there’s blood in the water

Egads it’s taken me a long while to jot down another post! Well, to be fair, I’ve had one of my best friends in town for a week and so that makes it virtually impossible to carve out time to write a well thought-out blog post. A post that wasn’t rushed. My friend unfortunately had to travel back to freezing Colorado today so I decided a quiet couch-day of writing and tea was needed. And the “Indian Classical Radio” station on Pandora Radio. Trust me. Actually, I’ve written three separate posts but I’m not going to fire them all out right now. Hopefully one everyday or every couple days coming up. As promised from the last post, I wanted to leap into the cruelty involved in factory farm practices.

With the assistance of a few authors, journalists and activists that I hold in enormous esteem, I’m going to describe each animals’ experience: pigs, cows (and veal), geese (and ducks), and chickens (both laying hens and broiler chickens) endure in CAFO’s. Often overlooked, I will go into the industrial farming of fish and industrial fishing practices. I am going by individual species because all their experiences are collectively the same under excruciating pain and torture but I want to stress that they all have individual natures and personalities as sentient beings and they deserve individual attention as such.

I’ll start with the unexpected and talk about fish. There is something about fish that makes people forget they are animals. Many vegetarians continue to eat fish (by the way, I think that it should be called pescetarianism or semi-vegetariaism, at best). Maybe it is the seemingly vacant look in their eyes, their inability to make noises that are audible to human ears, maybe they aren’t looked at as “cuddly” or simply that they live in an entirely different environment and we just don’t encounter them very often while they’re alive. I’ve always thought that giant fish tanks in doctor’s office waiting rooms and in the corner of a house just look like decorations. I mean, you can watch them swim around and tap on the glass to see if they react but to many they are just alien creatures at best. I bet a large percentage of the general population think they’re dumb, incapable of forming memories, having feelings or relations with other fish.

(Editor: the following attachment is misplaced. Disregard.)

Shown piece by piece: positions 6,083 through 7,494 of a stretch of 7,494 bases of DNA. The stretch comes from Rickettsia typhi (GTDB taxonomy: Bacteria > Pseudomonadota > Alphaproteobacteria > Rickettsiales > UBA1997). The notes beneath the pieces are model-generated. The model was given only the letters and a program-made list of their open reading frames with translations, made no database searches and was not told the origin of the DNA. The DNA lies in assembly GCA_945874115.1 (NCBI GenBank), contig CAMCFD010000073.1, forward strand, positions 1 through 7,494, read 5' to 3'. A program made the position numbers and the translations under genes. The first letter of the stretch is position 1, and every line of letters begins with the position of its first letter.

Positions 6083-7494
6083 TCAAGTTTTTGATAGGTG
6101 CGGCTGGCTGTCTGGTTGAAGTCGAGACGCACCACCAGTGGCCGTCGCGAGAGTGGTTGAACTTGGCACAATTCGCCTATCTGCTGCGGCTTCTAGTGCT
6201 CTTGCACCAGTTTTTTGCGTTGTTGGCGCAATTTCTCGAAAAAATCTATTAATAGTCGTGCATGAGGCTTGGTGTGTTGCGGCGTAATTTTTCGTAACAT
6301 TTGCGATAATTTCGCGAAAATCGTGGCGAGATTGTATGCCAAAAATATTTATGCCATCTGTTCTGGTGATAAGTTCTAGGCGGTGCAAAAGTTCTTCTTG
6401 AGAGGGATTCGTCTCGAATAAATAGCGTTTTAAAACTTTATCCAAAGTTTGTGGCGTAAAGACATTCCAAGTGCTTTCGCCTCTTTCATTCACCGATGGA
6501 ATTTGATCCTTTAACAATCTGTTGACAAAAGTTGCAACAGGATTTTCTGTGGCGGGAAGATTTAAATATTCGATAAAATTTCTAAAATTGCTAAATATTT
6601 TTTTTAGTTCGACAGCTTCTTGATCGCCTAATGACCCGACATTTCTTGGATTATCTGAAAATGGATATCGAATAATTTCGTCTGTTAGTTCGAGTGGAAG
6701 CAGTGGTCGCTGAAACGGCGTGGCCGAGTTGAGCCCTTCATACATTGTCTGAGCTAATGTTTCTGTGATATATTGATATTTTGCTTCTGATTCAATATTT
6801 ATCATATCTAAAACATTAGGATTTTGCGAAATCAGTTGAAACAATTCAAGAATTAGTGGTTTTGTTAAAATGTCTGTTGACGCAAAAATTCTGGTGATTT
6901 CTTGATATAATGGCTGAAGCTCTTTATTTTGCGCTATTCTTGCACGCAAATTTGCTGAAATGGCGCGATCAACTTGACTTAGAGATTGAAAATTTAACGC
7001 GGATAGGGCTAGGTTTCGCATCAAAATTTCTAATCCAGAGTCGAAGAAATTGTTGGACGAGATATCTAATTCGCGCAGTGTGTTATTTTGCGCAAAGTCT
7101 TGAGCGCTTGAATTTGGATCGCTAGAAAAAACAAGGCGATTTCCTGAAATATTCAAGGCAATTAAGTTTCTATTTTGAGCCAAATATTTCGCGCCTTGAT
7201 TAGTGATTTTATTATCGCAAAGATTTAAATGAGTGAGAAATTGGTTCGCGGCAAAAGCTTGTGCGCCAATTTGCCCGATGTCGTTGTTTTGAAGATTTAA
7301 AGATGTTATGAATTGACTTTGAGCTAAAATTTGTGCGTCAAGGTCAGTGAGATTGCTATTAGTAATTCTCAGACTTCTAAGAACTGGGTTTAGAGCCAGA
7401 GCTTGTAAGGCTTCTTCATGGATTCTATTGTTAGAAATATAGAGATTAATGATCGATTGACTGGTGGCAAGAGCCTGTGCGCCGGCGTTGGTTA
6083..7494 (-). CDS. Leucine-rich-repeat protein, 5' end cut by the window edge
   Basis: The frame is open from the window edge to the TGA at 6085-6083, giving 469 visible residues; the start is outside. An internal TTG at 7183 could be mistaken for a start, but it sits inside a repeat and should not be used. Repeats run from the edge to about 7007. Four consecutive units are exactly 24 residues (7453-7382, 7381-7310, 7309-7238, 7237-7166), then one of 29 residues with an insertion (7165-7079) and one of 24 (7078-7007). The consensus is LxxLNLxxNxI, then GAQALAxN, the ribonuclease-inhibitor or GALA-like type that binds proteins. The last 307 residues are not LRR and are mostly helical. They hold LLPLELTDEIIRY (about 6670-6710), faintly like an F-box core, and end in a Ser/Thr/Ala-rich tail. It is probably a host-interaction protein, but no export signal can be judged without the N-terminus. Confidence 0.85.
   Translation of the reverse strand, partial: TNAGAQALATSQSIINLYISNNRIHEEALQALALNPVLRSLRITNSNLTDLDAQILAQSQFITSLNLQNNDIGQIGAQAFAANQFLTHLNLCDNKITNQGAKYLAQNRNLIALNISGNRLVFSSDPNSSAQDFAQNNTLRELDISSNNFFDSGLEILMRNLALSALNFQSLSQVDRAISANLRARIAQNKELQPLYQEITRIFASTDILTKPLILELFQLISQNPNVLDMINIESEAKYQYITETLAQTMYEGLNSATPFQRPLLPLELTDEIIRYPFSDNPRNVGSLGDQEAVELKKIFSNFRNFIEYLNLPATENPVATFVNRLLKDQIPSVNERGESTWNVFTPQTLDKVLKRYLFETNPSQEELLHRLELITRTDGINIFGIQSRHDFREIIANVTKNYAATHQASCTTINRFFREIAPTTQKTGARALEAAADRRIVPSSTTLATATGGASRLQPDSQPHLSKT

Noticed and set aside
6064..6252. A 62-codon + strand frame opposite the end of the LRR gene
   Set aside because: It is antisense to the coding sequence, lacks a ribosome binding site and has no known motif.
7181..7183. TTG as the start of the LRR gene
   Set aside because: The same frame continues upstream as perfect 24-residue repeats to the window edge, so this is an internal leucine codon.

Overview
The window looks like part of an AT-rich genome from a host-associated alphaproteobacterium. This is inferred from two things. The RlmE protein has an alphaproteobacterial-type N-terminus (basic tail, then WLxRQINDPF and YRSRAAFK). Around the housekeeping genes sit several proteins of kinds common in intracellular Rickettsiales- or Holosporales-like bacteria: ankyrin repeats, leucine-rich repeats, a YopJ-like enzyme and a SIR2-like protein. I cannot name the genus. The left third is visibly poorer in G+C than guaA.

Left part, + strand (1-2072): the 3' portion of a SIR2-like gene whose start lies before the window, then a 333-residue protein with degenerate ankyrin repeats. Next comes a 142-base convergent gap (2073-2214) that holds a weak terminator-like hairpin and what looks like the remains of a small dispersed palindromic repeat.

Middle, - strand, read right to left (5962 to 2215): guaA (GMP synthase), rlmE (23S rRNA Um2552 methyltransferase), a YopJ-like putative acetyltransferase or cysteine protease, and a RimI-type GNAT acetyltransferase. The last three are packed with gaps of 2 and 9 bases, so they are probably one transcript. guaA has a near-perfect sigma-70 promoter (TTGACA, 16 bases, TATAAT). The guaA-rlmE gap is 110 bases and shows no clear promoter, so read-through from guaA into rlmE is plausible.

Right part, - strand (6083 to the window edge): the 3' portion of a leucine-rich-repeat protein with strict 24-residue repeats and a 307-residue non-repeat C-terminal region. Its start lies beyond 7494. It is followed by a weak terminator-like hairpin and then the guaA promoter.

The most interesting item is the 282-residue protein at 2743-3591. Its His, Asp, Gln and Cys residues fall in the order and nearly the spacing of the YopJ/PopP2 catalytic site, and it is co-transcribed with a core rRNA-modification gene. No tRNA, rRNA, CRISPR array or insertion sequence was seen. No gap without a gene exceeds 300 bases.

It’s really interesting to me how little fish are talked about in discussions about factory farming. Modern day “aquaculture” is in fact, a form of factory farming. Here is why:

Jonathan Safran Foer has done incredibly in depth research in his book Eating Animals. He does a very enlightening study on salmon aquaculture. I’m defining aquaculture here as Foer does being, “farms in which fish are confined to pens and “harvested.” Taste-wise, salmon has to be my favorite fish. However, salmon harvesting is so terrible, and like so many animals, I cannot look at the food the same way as before. The Handbook of Salmon Farming identifies “key stressors” in the aquaculture environment: (1) water quality (2) crowding (3) handling (4) disturbance (5) nutrition (6) hierarchy. Foer breaks it down very clearly from his research:  (1) water so fouled that it makes it hard to breathe; (2) crowding so intense that animals begin to cannibalize one another; (3) handling so invasive that physiological measures of stress are evident a day later; (4) nutritional deficiencies that weaken the immune system; and (5) the inability to form a stable social hierarchy, resulting in more cannibalism. In the salmon industry, these “integral components of fish farming” result in a “10 to 30 percent death rate” and those that survive “are likely to be starved for seven to ten days to diminish their bodily waste during transport to slaughter and then killed by having their gills sliced before being tossed into a tank of water to bleed to death.” No law requires the humane slaughter of fish and many are slaughtered while still conscious and “convulse in pain while they die.”  So that’s the story of salmon!

salmon farm

Now, let’s go over what wild-caught fish go through before death. Astoundingly, for every ten tuna, sharks, and other predatory fish that were in our oceans fifty to a hundred years ago, only one is left. Again, using the thorough research Foer has done on the subject, in modern days, schools of fish are located via GPS systems and the most common ways of catching the most commonly eaten sea animals in America (tuna and shrimp) are (1) longline fishing (2) trawling (3) purse seines. Longline fishing is a lot like it sounds. Modern longlines each dangling thousands of hooks can reach seventy-five miles long. The real kicker is that longlines don’t just catch their “target species” but 145 others too.